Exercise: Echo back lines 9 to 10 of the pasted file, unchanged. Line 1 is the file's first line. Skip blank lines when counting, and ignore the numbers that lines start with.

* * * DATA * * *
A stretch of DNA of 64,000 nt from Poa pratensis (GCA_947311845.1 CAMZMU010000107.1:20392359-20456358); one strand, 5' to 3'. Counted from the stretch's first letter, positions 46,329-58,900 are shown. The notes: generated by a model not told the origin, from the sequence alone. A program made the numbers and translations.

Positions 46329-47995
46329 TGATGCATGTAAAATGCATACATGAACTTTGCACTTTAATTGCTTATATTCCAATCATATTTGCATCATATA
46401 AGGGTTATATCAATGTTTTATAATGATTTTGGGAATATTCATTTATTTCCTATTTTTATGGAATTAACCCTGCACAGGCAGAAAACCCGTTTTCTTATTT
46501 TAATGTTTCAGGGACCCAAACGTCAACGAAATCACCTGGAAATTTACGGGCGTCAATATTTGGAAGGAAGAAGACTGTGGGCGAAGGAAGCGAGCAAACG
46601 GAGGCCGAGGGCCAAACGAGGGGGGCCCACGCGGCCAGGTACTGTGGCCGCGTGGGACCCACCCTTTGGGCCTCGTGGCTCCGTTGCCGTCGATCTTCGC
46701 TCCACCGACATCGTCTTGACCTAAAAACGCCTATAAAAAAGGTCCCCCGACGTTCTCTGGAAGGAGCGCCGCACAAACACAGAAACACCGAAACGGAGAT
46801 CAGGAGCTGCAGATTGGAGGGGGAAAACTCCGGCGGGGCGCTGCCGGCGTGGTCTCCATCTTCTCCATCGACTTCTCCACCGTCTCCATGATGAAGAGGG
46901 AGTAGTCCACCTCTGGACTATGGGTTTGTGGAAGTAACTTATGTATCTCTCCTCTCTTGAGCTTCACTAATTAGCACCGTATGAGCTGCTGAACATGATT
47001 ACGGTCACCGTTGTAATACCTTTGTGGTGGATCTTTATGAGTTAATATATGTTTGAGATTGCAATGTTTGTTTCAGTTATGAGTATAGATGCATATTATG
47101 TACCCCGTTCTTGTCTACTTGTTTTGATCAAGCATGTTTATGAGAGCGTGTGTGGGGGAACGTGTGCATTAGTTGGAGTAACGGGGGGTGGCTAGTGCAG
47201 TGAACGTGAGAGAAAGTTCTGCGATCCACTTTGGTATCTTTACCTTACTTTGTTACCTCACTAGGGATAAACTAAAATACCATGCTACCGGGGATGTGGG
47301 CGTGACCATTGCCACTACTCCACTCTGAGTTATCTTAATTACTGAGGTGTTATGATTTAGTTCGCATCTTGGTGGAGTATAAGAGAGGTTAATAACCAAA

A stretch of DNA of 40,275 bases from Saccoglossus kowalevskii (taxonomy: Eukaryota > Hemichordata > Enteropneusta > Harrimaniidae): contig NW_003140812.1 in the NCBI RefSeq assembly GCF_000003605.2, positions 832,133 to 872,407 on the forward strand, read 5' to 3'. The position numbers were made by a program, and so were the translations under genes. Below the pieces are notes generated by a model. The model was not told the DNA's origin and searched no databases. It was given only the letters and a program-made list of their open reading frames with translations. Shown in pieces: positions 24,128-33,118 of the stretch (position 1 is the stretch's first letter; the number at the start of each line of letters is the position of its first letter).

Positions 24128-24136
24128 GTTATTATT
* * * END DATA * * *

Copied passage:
46901 AGTAGTCCACCTCTGGACTATGGGTTTGTGGAAGTAACTTATGTATCTCTCCTCTCTTGAGCTTCACTAATTAGCACCGTATGAGCTGCTGAACATGATT
47001 ACGGTCACCGTTGTAATACCTTTGTGGTGGATCTTTATGAGTTAATATATGTTTGAGATTGCAATGTTTGTTTCAGTTATGAGTATAGATGCATATTATG